The next month, on June 24, 1948, the Soviets imposed a blockade on West Berlin. According to Lucius Clay, the military governor of the American zone of occupied Germany: "When the order of the Soviet Military Administration to close all rail traffic from the western zones went into effect at 6:00AM on the morning of June 24, 1948, the three western sectors of Berlin, with a civilian population of about 2,500,000 people, became dependent on reserve stocks and airlift replacements. It was one of the most ruthless efforts in modern times to use mass starvation for political coercion..." A top secret document at the time described the Soviet action as the first act of the new Cold War.
Many observers believe the Soviet action actually backfired: they sped up the establishment of the new Federal Republic of Germany and helped spur the April 4, 1949 creation of NATO. A month later, in May, the Soviets lifted the Berlin blockade.
Elsewhere, however, the situation did not improve. On August 29, 1949, the Soviet Union exploded its first nuclear weapon. A little more than a month later, on October 1, 1949, China fell to the communists under Mao Zedong.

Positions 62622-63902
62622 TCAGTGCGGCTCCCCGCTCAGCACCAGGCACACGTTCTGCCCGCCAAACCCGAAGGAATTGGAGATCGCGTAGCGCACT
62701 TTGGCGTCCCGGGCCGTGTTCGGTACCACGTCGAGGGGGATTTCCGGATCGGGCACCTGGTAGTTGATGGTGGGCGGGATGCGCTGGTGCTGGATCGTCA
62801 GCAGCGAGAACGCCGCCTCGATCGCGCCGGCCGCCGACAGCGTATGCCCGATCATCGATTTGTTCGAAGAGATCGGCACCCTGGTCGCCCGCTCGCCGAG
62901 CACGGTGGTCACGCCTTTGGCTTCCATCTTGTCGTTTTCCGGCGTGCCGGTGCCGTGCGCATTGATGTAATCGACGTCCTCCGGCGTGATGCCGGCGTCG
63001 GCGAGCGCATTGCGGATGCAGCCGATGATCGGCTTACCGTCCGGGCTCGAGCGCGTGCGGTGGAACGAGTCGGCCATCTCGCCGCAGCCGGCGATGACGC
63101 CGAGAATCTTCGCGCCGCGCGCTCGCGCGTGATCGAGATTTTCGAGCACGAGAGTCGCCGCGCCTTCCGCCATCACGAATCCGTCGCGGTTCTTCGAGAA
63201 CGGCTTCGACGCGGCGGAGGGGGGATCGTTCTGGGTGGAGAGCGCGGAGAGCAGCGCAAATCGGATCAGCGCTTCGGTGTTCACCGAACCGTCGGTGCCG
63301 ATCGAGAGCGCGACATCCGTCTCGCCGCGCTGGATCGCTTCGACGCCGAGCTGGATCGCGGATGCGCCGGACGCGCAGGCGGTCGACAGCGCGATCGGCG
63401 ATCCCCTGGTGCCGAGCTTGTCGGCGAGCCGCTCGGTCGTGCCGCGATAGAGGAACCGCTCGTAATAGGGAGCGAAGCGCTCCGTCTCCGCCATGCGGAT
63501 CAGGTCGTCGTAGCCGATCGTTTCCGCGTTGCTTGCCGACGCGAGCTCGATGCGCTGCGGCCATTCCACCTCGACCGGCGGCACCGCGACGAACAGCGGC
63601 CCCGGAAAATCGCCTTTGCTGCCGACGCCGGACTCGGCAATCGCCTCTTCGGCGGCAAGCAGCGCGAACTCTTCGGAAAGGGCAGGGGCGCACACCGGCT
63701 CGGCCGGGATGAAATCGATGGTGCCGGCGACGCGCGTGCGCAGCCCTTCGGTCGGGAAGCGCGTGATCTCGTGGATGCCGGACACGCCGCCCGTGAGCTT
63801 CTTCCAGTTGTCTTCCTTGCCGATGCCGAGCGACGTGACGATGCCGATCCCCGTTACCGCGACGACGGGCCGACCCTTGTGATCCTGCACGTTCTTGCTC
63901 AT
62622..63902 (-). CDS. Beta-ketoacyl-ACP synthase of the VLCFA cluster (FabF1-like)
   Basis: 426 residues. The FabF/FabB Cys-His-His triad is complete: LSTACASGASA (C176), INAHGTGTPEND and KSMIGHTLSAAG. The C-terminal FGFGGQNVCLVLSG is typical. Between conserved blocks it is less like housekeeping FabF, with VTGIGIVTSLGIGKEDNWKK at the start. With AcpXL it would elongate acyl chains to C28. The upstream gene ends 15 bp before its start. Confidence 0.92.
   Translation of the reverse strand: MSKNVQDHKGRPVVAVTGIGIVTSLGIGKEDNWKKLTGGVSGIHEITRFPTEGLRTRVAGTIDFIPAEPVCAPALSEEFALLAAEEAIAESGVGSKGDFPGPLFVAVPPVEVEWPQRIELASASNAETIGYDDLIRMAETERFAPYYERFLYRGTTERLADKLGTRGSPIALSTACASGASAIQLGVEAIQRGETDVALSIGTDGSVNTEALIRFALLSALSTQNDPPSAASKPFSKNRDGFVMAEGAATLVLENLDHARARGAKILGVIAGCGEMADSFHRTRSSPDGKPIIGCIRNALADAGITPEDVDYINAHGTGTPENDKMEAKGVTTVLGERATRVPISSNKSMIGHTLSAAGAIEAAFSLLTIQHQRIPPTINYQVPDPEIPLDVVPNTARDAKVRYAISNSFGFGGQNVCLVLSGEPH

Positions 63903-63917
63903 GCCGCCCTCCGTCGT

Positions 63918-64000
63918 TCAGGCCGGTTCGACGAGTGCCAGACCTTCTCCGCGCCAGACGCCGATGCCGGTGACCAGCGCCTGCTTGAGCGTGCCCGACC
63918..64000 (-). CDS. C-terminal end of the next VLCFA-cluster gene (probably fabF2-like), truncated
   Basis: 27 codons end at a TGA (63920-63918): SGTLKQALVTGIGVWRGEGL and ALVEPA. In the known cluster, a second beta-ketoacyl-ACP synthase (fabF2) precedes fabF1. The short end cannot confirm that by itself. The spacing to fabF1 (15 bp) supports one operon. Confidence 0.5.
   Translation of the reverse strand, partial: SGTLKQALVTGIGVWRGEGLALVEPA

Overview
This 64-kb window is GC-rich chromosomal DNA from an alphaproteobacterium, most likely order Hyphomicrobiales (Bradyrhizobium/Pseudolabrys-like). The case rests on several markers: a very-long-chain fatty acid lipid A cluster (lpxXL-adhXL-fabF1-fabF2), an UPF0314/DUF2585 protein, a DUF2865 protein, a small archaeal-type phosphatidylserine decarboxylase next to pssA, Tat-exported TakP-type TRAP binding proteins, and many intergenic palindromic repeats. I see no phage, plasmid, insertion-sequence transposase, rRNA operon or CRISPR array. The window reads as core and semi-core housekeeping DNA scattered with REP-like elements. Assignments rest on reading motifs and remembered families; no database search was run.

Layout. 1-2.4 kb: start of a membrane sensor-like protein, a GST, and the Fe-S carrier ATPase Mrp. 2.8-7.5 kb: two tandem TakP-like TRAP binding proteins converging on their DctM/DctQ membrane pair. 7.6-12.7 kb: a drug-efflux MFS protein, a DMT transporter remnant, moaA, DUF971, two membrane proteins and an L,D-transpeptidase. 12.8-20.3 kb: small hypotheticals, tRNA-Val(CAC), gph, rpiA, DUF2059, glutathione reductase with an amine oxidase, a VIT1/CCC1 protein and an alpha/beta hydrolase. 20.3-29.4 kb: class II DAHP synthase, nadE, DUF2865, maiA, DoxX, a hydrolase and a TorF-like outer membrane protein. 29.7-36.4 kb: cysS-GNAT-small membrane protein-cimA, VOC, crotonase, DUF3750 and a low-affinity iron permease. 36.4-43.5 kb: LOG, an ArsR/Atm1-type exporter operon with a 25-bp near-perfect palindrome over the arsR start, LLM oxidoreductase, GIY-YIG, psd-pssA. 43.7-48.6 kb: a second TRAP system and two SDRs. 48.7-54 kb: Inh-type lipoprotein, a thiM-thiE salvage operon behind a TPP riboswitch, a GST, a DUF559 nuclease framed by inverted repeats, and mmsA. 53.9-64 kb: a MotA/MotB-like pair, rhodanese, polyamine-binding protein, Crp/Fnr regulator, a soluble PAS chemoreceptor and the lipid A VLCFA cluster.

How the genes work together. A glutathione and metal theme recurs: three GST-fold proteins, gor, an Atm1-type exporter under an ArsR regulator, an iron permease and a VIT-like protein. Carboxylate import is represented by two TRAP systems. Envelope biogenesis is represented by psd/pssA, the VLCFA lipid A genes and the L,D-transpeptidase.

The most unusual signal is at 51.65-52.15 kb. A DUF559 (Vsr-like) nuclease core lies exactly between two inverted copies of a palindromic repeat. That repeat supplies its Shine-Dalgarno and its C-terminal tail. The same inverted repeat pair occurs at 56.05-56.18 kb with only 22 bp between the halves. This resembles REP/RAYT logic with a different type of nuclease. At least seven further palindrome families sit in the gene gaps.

Despite the creation of NATO, the emerging Cold War, and the Soviets' explosion of a nuclear weapon, American defense spending continued to be neglected, dropping to $13.5 billion by July of 1950, -- a full 7% cut from the year before. During 1947-49, the first Secretary of Defense, James Forrestal, continually fought the Truman administration's interest in cutting defense to as low as $7 billion annually, a number supported by strong isolationist elements in Congress.
As a result of opposition within the Truman administration to Forrestal's support for a strong defense, he resigned March 1, 1949. The new Defense Secretary, Louis Johnson, was, unlike Forrestal, all for cutting defense. Under his watch, 80% of the "needed equipment" purchases for the Army were postponed -- a delay which, as the administration testified to Congress, "would make the Army force levels...more effective.
In an echo of subsequent American political debates over the next half century, the new Secretary of Defense and the Truman administration apparently saw large government spending -- including defense spending -- as bad for the US economy. After all, the 1945 recession caused GDP to fall a whopping 10.6%, and even by 1949 another recession hit while unemployment reached 7.9% and GDP fell 0.5%.